Home Finance Billionaires Are Selling It and Buying These 2 High-Octane Artificial Intelligence (AI) Growth Stocks Instead

Billionaires Are Selling It and Buying These 2 High-Octane Artificial Intelligence (AI) Growth Stocks Instead

by CoinNews

Over the past three decades, Wall Street has never been at a loss for next-big-thing investment trends or innovations that could change the growth trajectory for the U.S. and global economy. Seemingly nothing has rivaled the advent of the internet, in terms of game-changing growth potential, until the artificial intelligence (AI) revolution came along.

In its simplest form, AI involves the use of software and systems for tasks that would normally be overseen by humans. Giving software and systems the ability to learn and evolve over time (i.e., machine learning capabilities) without human intervention means AI has theoretical utility in almost every sector and industry. It’s why the analysts at PwC estimate AI could add $15.7 trillion to the global economy by 2030.

When big numbers like this get tossed around, Wall Street’s brightest minds take notice. But while billionaires have been eager to take advantage of the rise of AI by putting their money to work in high-octane growth stocks, they’ve also not been shy about reducing their stakes in what I’ve come to refer to as the “infrastructure backbone” of the AI movement.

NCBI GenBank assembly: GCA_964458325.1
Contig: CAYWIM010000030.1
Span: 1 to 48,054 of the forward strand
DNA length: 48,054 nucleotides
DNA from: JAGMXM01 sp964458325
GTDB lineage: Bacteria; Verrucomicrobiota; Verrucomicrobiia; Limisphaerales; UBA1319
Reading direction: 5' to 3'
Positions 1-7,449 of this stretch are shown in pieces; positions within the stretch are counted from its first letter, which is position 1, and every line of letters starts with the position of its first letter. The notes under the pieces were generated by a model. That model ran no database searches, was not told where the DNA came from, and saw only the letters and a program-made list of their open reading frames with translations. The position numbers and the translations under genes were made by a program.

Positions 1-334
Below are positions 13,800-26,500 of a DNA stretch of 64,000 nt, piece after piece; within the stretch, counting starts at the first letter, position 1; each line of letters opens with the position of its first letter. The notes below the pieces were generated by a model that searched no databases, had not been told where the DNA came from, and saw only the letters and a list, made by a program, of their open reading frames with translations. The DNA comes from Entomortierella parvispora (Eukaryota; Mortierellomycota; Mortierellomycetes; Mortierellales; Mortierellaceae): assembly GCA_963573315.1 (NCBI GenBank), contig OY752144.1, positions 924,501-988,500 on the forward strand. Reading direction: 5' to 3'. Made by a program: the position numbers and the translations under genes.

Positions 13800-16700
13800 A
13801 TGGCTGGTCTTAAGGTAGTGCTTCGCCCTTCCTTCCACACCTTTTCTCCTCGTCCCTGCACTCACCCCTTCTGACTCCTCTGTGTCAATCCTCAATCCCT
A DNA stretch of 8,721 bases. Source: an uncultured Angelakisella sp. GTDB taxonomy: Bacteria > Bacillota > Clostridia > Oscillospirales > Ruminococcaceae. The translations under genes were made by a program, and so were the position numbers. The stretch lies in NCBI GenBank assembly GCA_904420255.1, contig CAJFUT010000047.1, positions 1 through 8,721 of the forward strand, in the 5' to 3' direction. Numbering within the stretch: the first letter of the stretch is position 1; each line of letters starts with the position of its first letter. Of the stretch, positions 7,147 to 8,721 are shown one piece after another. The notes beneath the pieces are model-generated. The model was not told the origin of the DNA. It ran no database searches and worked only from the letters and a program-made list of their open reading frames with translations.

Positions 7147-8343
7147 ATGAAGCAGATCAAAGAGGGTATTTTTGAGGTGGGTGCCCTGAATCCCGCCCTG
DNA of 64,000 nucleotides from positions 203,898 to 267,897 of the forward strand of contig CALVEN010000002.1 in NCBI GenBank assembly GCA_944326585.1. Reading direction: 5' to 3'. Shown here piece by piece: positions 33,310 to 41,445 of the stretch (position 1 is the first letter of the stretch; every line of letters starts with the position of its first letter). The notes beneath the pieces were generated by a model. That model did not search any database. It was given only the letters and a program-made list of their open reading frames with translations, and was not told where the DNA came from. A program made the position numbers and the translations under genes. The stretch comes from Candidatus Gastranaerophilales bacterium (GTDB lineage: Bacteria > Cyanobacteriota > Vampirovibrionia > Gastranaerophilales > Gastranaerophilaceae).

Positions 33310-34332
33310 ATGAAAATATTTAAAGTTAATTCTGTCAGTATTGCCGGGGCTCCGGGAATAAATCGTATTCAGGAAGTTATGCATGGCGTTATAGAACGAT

A professional money manager using a stylus and smartphone to analyze a stock chart displayed on a computer screen.

Image source: Getty Images.

Billionaire investors are showing the most-direct AI beneficiary to the door

No company has more directly benefited from artificial intelligence than semiconductor stock Nvidia (NASDAQ: NVDA). Its A100 and H100 graphics processing units are the “brains” in AI-accelerated data centers that power split-second decision-making by AI-driven software and systems. By some estimates, Nvidia controls a 90% or greater share of all AI-GPUs deployed in high-compute enterprise data centers.

Despite this dominance, eight prominent billionaire investors reduced their respective fund’s stakes in Nvidia during the December-ended quarter. Based on Form 13F filings with the Securities and Exchange Commission, these eight billionaire sellers include (total shares sold in parentheses):

  • Israel Englander of Millennium Management (1,689,322 shares)

  • Jeff Yass of Susquehanna International (1,170,611 shares)

  • Steven Cohen of Point72 Asset Management (1,088,821 shares)

  • David Tepper of Appaloosa Management (235,000 shares)

  • Philippe Laffont of Coatue Management (218,839 shares)

  • Chase Coleman of Tiger Global Management (142,900 shares)

  • John Overdeck and David Siegel of Two Sigma Investments (30,663 shares)

While profit-taking in the top-performing megacap stock of 2023 may be one explanation why more than a half-dozen billionaires sent Nvidia to the chopping block, a flurry of headwinds provides further detail.